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A Direct Comparison of Spatial Attention and Stimulus-Response Compatibility between Mice and Humans

Research group Roelfsema
Publication year 2021
Published in Journal of Cognitive Neuroscience
Authors P.R. Roelfsema, J.A.M. Lorteije, Ulf H Schnabel, Tobias Van der Bijl,
The order of authors may deviate from the original publication due to temporary technical issues.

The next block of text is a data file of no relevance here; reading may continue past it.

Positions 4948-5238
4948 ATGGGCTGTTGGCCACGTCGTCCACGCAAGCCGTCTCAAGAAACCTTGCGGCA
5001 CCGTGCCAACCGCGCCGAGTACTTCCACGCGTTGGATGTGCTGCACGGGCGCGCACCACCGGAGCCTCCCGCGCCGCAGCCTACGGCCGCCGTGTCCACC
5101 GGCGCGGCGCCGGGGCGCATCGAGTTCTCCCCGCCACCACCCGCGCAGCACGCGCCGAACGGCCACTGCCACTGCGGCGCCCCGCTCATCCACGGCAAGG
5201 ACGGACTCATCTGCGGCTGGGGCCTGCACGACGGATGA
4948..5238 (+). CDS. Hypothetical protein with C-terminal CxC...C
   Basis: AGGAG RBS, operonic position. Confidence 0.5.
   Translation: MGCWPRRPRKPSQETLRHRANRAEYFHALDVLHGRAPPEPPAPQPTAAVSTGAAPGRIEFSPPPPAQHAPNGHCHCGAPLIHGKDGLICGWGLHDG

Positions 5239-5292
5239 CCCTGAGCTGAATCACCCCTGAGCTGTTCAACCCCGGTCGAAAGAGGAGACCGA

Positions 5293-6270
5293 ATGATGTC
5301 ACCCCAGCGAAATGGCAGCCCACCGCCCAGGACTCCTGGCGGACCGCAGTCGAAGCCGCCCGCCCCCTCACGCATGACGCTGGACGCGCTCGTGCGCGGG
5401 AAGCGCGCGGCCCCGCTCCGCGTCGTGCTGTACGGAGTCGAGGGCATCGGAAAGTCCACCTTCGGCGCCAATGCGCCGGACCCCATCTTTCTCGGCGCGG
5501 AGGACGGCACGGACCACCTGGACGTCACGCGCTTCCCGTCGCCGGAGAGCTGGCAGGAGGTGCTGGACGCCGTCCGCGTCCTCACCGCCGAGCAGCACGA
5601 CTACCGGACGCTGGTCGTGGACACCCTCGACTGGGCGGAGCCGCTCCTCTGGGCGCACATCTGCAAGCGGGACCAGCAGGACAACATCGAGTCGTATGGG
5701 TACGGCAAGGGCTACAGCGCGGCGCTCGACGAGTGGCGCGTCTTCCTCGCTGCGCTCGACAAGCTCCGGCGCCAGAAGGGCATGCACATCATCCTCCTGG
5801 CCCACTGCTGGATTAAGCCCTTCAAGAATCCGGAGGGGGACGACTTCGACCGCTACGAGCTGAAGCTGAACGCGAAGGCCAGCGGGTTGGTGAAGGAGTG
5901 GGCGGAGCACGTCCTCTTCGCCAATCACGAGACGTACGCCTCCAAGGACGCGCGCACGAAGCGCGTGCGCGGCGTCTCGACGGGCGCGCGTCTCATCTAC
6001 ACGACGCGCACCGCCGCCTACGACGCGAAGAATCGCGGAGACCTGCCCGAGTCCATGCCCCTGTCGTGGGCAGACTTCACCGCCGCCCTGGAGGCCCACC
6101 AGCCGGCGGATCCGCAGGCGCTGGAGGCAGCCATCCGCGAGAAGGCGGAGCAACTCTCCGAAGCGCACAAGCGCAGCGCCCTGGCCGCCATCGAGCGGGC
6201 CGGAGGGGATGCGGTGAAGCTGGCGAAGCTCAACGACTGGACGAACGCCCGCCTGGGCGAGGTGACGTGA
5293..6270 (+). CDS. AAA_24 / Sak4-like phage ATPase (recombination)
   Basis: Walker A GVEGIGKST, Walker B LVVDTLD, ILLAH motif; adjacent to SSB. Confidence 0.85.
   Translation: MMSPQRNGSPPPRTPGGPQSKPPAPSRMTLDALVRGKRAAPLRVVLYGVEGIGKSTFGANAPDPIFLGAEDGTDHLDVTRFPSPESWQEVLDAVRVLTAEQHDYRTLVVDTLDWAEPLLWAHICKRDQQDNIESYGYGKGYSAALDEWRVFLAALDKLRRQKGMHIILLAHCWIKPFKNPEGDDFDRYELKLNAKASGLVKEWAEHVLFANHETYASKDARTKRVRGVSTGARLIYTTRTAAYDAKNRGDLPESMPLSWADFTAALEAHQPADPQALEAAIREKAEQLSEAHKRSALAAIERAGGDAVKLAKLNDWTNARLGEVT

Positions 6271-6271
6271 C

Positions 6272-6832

Mice are becoming an increasingly popular model for investigating the neural substrates of visual processing and higher cognitive functions. To validate the translation of mouse visual attention and sensorimotor processing to humans, we compared their performance in the same visual task. Mice and human participants judged the orientation of a grating presented on either the right or left side in the visual field. To induce shifts of spatial attention, we varied the stimulus probability on each side. As expected, human participants showed faster RTs and a higher accuracy for the side with a higher probability, a well-established effect of visual attention. The attentional effect was only present in mice when their response was slow. Although the task demanded a judgment of grating orientation, the accuracy of the mice was strongly affected by whether the side of the stimulus corresponded to the side of the behavioral response. This stimulus-response compatibility (Simon) effect was much weaker in humans and only significant for their fastest responses. Both species exhibited a speed-accuracy trade-off in their responses, because slower responses were more accurate than faster responses. We found that mice typically respond very fast, which contributes to the stronger stimulus-response compatibility and weaker attentional effects, which were only apparent in the trials with slowest responses. Humans responded slower and had stronger attentional effects, combined with a weak influence of stimulus-response compatibility, which was only apparent in trials with fast responses. We conclude that spatial attention and stimulus-response compatibility influence the responses of humans and mice but that strategy differences between species determine the dominance of these effects.

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